Dining by fluorescent lighting
Would you like to enjoy your food more? Forget fancy dining by candlelight. According to Maastricht researcher Kimberley van der Heijden, people taste food much better in a well-lit room. “They are more aware of what they eat, they focus more,” she told De Limburger.
In an experiment in a restaurant, test subjects ate with dimmed lights (13 lux) or brighter lights (300 lux). They thought that they had come to test the chef’s latest creations. The first group marked the intensity of the taste with a 4, the second group with a 6. According to Van der Heijden, that is because people are more alert to the taste, because they are in a bright room and can also see the food better.
Restaurants should do something with these results, she said in the newspaper. “Chefs want their dishes to be served in the best possible conditions.” She herself, at any rate, switches the light on more often when she eats.
UM is growing, but not so fast
It was quite a shock for everyone who is already concerned about the shortage of rooms. Last week, De Limburger wrote that Maastricht University is expecting 40 thousand students in a few years’ time. Things won’t be as extreme as that, the UM wrote on Twitter, hoping to rectify what was said in the news article. What will the number of students be then?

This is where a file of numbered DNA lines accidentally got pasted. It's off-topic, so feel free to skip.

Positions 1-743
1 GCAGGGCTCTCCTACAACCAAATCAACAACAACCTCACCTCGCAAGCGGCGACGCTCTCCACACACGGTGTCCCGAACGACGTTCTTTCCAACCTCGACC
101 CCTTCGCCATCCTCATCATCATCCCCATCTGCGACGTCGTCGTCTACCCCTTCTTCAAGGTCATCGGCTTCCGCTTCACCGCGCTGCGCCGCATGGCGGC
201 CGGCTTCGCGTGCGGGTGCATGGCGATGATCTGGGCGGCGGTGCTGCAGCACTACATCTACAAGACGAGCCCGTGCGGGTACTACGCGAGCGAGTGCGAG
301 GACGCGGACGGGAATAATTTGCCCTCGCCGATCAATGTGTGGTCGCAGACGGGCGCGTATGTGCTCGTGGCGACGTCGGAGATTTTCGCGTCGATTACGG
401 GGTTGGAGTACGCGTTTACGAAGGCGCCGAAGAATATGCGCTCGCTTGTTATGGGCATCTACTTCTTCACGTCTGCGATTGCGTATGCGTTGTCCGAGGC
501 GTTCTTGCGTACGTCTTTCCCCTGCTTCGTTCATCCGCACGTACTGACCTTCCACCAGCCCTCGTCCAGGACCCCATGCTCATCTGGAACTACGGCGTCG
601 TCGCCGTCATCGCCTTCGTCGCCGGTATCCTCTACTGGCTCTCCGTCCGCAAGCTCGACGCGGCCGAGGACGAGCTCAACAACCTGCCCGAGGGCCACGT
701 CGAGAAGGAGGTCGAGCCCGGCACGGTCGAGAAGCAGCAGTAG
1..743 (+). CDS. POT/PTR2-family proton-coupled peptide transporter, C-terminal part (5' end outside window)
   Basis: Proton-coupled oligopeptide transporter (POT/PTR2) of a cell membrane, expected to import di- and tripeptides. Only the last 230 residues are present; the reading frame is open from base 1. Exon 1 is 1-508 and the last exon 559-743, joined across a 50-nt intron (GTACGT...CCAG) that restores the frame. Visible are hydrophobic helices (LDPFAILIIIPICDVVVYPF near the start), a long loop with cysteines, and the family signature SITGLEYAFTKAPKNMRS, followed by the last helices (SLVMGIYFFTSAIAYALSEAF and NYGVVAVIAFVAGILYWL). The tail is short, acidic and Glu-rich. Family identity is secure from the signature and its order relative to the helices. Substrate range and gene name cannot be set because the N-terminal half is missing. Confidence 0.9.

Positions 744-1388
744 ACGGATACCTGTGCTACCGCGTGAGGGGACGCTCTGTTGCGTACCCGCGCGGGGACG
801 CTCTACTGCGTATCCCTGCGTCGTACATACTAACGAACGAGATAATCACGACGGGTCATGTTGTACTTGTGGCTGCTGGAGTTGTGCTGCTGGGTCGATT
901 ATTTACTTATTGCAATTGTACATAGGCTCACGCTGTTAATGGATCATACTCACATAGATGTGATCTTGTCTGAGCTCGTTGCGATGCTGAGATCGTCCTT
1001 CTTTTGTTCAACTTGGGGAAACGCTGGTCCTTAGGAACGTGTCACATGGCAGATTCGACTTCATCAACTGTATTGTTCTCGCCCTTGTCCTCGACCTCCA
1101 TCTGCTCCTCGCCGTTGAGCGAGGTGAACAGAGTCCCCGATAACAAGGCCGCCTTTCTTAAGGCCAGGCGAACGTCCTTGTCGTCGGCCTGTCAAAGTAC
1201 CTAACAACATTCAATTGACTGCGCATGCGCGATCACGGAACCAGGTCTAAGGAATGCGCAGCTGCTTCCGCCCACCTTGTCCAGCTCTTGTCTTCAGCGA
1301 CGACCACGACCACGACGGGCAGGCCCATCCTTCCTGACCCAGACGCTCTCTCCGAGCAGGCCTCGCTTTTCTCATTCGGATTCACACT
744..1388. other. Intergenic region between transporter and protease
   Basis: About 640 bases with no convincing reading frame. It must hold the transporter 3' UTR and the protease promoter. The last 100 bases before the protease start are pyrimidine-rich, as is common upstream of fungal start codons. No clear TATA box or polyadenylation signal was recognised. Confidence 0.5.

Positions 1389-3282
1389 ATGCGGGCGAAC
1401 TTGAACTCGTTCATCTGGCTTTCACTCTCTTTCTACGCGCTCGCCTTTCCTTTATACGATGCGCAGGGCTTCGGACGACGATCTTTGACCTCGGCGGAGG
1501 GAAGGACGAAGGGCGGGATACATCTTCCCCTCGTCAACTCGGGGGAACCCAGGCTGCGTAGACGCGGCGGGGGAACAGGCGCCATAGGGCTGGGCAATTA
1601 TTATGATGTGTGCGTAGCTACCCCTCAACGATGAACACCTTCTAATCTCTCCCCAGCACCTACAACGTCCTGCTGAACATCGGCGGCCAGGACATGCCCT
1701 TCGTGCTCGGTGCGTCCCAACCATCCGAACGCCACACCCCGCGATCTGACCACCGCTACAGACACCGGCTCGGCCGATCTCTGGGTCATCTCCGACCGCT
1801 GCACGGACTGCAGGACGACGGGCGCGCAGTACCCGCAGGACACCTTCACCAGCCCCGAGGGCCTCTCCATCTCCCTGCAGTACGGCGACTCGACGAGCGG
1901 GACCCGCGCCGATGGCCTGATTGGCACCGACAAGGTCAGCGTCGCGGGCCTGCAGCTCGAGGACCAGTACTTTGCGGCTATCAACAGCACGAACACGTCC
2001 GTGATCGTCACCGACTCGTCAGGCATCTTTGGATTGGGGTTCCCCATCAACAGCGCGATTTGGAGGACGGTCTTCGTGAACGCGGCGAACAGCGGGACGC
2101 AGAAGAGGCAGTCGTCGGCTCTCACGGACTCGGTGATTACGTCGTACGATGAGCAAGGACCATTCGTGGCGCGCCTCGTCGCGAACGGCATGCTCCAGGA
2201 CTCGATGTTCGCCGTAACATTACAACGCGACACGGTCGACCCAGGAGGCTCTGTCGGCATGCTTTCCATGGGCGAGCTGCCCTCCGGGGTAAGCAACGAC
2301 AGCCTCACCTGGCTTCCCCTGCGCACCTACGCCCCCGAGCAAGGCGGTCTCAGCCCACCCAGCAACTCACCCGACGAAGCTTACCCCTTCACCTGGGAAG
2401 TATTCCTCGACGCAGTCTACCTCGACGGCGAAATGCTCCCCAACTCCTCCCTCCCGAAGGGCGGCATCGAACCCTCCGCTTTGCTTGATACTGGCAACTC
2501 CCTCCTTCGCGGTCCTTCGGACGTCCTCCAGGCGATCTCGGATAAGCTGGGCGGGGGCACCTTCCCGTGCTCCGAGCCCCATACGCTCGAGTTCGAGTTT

“In the most realistic prognosis, we are expecting a growth of 25 to 26 thousand students in the next five years,” spokesperson Koen Augustijn informed us in an e-mail. Some of those will not come to Maastricht, but to the study programmes in Venlo.
The past few years, the UM has grown more quickly, partly because it has set up the Faculty of Science and Engineering and new bachelor’s programmes. Even though the university wants to keep adding new study programmes, there are no plans for big steps. “That is why we expect the growth to level off”, says Augustijn.
He emphasises that the numbers are estimates and not set in stone. The UM has previously noticed that things can go different than expected. While the proposal by the then rector Luc Soete to grow to 25 thousand students was rejected in 2012, the UM is already well on its way towards that figure with an expected 22 thousand students this year.
Not high-skilled, but what then?
Political parties Bij1 and the BoerBurgerBeweging want to ban the terms ‘low-skilled’ and ‘high-skilled’, reports the Higher Education Press Agency. Last week, the parties submitted a motion to abolish the terms, “so that people with whatever kind of education always feel valued”. But what should we say then?
Bij1 and BBB suggest ‘practice-trained’ for intermediate vocational education (MBO), ‘theoretically trained’ for higher professional education (HBO), and ‘academically trained’ for universities (WO). But Prime Minister Rutte doesn’t agree. “In MBO, there are also theoretically trained people and in HBO, there are people who have had practical training,” he said during the debate. "Academic training is very theoretical, except of course when you train to be a doctor. That is very practical.”
The Ministry of Education has been wrestling with this matter for some time. In 2019, minister Van Engelshoven told Radio 1 programme Spraakmakers that the terms higher and lower education hardly ever appear in policy documents. If it is included, the document will be returned. The minister did not say which alternative terms the civil servants use.